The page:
a spate of articles and books lauding the Kerala "social justice"
model -- a development success which seemed to require no out-
side aid and which did not seem to threaten violent revolution.

  In retrospect, we need to recognize I think, that the Kerala
model has become an inspiration partly for those two reasons.  As
the rich countries have become increasingly unwilling to extend
meaningful foreign aid and as the threats of violence and anarchy
have seemed to spread in the Third World, Kerala has become
increasingly more of a model.  Unfortunately, it turns out, at
least part of Kerala's fame results from the dismal situation in
many Third World countries.

  But on the positive side, there is much to gain from a deeper
look inside the Kerala model.  In 1986-87 sociologist Barbara H.
Chasin and I lived in the central Kerala village of Nadur.  We
chose to investigate the Kerala model at the village level.  If
there were improvements, did they result from Kerala's approach
to development?  We surveyed 170 households that had been
studied in 1971 by anthropologist Joan Mencher of the City Uni-
versity of New York.  Our study showed that positive changes
had occurred in the 16 year period between the first study and
our own, income inequality had declined by 17%.  We found that
the Kerala land reform had expanded rice land ownership from 4%
to 28% of households and had increased house and garden (para-
mba) ownership to 100%.  We found that the ration shop raised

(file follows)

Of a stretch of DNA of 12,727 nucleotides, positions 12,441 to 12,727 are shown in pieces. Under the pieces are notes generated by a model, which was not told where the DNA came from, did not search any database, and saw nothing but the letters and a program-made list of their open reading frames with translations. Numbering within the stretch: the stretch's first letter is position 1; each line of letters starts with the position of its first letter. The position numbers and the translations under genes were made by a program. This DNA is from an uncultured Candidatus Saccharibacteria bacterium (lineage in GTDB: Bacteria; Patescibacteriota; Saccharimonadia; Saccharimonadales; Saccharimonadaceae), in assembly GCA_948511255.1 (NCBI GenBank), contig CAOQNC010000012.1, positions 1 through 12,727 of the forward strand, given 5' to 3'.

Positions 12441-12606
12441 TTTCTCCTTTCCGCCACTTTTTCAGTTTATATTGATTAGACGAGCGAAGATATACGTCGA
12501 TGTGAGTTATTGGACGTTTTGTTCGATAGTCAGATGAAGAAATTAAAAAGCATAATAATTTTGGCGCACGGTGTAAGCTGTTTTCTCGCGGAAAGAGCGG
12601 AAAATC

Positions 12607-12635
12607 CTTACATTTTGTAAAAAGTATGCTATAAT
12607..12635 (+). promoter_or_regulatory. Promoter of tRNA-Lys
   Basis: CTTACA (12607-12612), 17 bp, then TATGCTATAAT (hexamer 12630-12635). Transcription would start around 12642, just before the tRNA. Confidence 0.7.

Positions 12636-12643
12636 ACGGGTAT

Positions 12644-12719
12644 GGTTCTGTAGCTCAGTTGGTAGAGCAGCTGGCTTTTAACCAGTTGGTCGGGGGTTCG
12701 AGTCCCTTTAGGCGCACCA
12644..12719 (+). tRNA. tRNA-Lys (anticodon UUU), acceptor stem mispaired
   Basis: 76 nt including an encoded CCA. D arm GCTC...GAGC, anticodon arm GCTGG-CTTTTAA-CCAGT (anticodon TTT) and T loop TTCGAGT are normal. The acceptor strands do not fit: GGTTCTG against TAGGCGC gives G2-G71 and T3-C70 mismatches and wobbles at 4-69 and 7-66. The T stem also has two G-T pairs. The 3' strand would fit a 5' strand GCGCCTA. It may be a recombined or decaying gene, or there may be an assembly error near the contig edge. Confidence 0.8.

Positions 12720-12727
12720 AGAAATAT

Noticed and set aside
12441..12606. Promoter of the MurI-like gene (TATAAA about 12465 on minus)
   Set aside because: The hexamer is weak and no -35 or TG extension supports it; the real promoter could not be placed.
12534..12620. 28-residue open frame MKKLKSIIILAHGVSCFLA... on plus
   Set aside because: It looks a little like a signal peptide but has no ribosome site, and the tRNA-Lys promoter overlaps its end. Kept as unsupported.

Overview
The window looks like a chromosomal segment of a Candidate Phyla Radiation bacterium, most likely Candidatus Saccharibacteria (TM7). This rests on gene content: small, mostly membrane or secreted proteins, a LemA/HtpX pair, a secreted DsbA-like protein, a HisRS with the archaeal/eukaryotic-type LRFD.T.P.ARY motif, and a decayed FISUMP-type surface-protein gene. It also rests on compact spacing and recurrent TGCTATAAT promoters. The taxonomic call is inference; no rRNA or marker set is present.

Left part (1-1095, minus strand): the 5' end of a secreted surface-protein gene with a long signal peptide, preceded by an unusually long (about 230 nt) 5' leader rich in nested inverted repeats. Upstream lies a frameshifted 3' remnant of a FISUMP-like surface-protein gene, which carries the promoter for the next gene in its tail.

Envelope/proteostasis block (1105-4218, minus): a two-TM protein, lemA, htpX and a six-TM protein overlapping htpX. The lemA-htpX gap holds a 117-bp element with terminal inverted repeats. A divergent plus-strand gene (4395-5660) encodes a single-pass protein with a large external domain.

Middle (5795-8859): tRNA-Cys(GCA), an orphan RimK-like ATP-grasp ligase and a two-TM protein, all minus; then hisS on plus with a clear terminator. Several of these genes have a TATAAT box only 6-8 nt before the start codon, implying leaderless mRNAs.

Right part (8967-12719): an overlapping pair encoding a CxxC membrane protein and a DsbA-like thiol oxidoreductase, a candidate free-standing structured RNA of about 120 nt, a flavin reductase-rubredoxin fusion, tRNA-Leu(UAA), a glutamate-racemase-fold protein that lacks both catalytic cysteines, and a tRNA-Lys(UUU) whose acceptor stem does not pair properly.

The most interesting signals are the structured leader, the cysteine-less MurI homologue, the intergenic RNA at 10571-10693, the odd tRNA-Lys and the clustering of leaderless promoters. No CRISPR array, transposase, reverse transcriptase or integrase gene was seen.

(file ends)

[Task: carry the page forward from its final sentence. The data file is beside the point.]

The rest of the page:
the effective incomes of the poorest 20% of the population by 10%
and that this shop was especially important in providing adequate
staple foods during times of the year when agricultural labor is
least available.  Households with children who took advantage of
the school lunch program increased their overall food intake by 5%
and also depended especially on the lunches in times of unem-
ployment or underemployment.  Fifteen percent of village house-
holds were benefiting from agricultural laborer pensions and
related benefits that made up 17% of the incomes of those house-
holds.  Clearly, Kerala's redistribution programs had a significant
impact on the incomes of Nadur's people.

  Beyond the redistribution aspects, our study found that
several of the lowest income households had achieved limited but
real economic and mobility.  They achieved this mobility through
a combination of educational opportunities, special programs for
the disadvantaged castes, and access to unionized jobs.  Overall,
people improved their houses, their wells, and made small gains
in the ownership of consumer goods.

  Despite the progress clearly evident at the village level, our
study also showed that most people remained very poor by inter-
national developed country standards.  Their diet is just barely